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80 votes
Accepted

PhD supervisor wants to assume my apartment lease and buy my improvements to the apartment when I move out

As long as the sale price is within the commonly paid price range, I see no reason why you shouldn't go through with it. That said, sunlight disinfects! In other words, potential conflicts of interest ...
Wolfgang Bangerth's user avatar
32 votes

My paper has been rejected for accusations of "gift authorship", what now?

Step 1: Investigate the expectations for authorship for the journal you are submitting to. They likely have an explicit guide. If they don't, you might use another journal in the same field that is ...
Bryan Krause's user avatar
  • 118k
32 votes

My master's supervisor and paper co-author is not willing to give a letter of recommendation for PhD admissions?

@EthanBolker offers a clever potential solution. Also consider, though, whether there might be someone else who can write you a stronger recommendation. Is there another academic with whom you have ...
Significance's user avatar
  • 6,777
23 votes

My master's supervisor and paper co-author is not willing to give a letter of recommendation for PhD admissions?

On the face of it that is strange. Most academics I know would be willing to write the necessary letters under those circumstances. Submitting one letter to multiple places would not be much more work ...
Ethan Bolker's user avatar
  • 36.3k
22 votes

PhD supervisor wants to assume my apartment lease and buy my improvements to the apartment when I move out

Academia does not have special rules governing the sale of a kitchen to one's advisor. However, the general class of situations in which a professor stands to profit financially from private business ...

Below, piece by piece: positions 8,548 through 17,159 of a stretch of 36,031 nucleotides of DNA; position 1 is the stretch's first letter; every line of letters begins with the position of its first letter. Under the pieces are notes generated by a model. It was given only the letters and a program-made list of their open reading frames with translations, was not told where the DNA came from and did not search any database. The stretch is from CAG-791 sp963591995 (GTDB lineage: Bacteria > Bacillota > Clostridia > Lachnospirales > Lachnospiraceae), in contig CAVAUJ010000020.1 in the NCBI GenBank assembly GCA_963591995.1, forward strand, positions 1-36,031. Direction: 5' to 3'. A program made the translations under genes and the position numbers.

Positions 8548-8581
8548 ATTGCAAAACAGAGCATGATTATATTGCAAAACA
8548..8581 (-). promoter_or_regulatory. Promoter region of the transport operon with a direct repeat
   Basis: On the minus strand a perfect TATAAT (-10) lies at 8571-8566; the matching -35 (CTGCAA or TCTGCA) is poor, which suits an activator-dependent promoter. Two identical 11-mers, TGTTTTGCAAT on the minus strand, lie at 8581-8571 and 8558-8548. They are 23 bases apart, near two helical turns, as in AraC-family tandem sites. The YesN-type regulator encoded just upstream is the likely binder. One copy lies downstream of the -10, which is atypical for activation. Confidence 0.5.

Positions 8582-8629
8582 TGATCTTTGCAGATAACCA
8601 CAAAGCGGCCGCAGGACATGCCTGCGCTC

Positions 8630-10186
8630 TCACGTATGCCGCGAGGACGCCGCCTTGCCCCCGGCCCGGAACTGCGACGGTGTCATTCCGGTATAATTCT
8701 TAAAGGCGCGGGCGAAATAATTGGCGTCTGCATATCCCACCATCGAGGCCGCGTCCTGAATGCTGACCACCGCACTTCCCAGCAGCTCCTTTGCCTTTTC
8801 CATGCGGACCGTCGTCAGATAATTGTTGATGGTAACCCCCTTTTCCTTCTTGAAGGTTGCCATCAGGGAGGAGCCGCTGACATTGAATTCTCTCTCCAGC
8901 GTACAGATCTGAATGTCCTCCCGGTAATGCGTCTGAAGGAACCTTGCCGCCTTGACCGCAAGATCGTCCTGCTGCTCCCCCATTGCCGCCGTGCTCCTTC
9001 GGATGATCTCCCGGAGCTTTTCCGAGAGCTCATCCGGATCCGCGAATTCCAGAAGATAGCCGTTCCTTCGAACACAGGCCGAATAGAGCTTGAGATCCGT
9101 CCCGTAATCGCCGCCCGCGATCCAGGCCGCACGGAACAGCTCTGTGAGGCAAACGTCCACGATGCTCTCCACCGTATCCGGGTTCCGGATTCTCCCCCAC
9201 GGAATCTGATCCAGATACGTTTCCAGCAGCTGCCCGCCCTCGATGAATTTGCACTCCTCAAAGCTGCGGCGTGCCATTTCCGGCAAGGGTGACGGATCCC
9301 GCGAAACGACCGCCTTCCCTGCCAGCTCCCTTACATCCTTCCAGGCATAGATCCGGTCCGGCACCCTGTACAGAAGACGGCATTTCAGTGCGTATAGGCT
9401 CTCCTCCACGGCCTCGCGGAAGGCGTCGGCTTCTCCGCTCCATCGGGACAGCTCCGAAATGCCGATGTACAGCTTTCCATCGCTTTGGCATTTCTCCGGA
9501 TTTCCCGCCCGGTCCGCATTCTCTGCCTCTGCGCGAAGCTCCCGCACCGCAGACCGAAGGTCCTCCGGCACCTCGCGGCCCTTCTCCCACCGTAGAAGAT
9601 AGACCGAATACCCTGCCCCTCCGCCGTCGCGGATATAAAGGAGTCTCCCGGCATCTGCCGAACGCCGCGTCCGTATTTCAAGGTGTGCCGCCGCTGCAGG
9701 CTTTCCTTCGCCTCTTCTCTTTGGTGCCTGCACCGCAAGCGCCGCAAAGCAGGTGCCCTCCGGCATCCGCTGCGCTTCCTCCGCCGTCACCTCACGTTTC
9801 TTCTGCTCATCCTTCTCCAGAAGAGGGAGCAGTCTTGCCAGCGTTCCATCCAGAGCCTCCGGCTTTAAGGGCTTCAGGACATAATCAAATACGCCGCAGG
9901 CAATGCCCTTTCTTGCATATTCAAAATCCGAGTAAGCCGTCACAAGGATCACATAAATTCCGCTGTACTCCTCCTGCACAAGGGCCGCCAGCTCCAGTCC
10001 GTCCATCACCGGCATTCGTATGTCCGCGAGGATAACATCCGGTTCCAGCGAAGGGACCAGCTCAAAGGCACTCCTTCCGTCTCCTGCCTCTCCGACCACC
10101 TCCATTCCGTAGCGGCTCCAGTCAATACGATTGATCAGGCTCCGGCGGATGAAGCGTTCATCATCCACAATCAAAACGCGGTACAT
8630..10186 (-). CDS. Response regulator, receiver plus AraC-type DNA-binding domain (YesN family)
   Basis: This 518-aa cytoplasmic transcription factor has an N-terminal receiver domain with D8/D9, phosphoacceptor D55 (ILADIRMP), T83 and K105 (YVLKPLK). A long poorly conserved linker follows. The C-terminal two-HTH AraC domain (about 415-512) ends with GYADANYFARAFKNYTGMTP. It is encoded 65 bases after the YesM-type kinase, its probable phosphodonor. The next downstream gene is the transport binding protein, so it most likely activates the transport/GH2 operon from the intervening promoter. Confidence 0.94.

Dan Romik's user avatar
  • 191k
21 votes

Will the journal contact my supervisor without me knowing?

To answer your direct question. No your supervisor will not be notified by the journal, this is not how publishing works. However, your supervisor will find out once this gets published. However, this ...
R1NaNo's user avatar
  • 6,302
18 votes
Accepted

Switching advisors after they got a grant

The grant isn't your money to spend and correspondingly isn't your problem to worry about. If they're advising you to consider switching, then it seems unlikely you're going to generate bad blood with ...
user176372's user avatar
  • 1,419
16 votes
Accepted

How to deal with an advisor that refuses to accept my evidence for a negative result?

The first step is for you to take stock of what research you did accomplish so far. Did you gain some new insight into the problem that is of interest to others? Were there any publishable side ...
Arno's user avatar
  • 44.3k
16 votes

Potential PhD advisor may lack qualifications

Mathematician here. Regarding gaps in your knowledge, you should know that most mathematicians feel there are things they wish they understood better. It goes with the job. As you go on, you get lots ...
David White's user avatar
  • 6,197
12 votes
Accepted

I work on a meaningless problem, no idea how to proceed

Not knowing all your circumstances, I am unable to offer advice. But I shall take the liberty of sharing with you the story of my son, to whom a similar thing happened several years ago. My son became ...
Michael_1812's user avatar
  • 4,146
11 votes

My paper has been rejected for accusations of "gift authorship", what now?

Standard procedure in this situation is for the authors to submit a signed authorship form affirming their respective contributions to the paper. There might be such a form on the journal's website. ...
Allure's user avatar
  • 130k
10 votes

My paper has been rejected for accusations of "gift authorship", what now?

My instinct would be to write a letter/email to the relevant editor explaining that for x reason, you did not reconsult with your co-author(s) on the corrections you made, but that, regardless of ...
isolated matrix's user avatar
10 votes
Accepted

How should I discuss the idea of a 6th year with my PhD advisor?

Generally speaking, staying for a sixth year is common during a math PhD. I did so myself. Most advisors would be happier to have you stay an extra year vs. a new first-year PhD student, because of ...
David White's user avatar
  • 6,197
9 votes

Supervisor does not want me to do my own research

If your goal in the PhD is to move on to an academic career, this arrangement is not suitable for you. If your advisor is not supportive of your career goals, they are not suitable for you, either. If ...
Bryan Krause's user avatar
  • 118k
9 votes

How to deal with an advisor that refuses to accept my evidence for a negative result?

From a bird's eye view, though I do not know your field: It is frustrating that your advisor is not with you on this. From what you stated, you have negative results, and that should not be a problem....